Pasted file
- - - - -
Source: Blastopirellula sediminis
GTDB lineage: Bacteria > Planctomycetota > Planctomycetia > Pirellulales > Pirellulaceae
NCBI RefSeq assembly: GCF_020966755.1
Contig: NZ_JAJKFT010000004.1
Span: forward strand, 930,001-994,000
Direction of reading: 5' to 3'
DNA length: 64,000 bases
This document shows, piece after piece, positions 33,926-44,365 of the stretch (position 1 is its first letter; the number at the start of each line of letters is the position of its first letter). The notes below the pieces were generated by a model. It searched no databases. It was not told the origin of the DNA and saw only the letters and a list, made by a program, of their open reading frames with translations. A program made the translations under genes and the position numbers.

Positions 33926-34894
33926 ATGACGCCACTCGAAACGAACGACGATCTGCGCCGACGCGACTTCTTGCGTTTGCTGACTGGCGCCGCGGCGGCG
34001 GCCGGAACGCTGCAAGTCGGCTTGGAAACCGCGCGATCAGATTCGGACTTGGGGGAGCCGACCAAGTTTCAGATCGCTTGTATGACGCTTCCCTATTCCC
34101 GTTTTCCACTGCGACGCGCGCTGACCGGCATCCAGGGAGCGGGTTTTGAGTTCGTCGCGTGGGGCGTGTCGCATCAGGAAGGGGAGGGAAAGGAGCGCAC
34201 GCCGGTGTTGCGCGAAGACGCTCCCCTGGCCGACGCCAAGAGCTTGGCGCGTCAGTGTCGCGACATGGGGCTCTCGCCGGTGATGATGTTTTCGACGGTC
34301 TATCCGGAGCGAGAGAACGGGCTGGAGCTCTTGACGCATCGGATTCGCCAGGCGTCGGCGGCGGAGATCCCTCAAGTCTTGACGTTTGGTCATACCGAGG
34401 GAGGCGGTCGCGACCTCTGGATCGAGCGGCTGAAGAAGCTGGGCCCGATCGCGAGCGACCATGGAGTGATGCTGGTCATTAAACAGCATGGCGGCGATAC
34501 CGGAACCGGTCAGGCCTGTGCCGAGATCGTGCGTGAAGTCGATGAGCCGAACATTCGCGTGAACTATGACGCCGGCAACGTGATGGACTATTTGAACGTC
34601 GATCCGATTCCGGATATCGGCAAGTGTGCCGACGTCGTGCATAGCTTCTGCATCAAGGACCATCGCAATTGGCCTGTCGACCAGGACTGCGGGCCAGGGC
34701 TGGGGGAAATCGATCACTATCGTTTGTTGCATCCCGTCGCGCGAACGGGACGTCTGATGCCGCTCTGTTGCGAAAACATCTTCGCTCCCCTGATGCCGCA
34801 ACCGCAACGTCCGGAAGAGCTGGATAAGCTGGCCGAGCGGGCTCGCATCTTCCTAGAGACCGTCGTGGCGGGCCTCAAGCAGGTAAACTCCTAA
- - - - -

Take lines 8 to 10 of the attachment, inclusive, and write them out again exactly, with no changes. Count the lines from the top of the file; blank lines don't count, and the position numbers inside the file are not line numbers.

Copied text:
This document shows, piece after piece, positions 33,926-44,365 of the stretch (position 1 is its first letter; the number at the start of each line of letters is the position of its first letter). The notes below the pieces were generated by a model. It searched no databases. It was not told the origin of the DNA and saw only the letters and a list, made by a program, of their open reading frames with translations. A program made the translations under genes and the position numbers.

Positions 33926-34894
33926 ATGACGCCACTCGAAACGAACGACGATCTGCGCCGACGCGACTTCTTGCGTTTGCTGACTGGCGCCGCGGCGGCG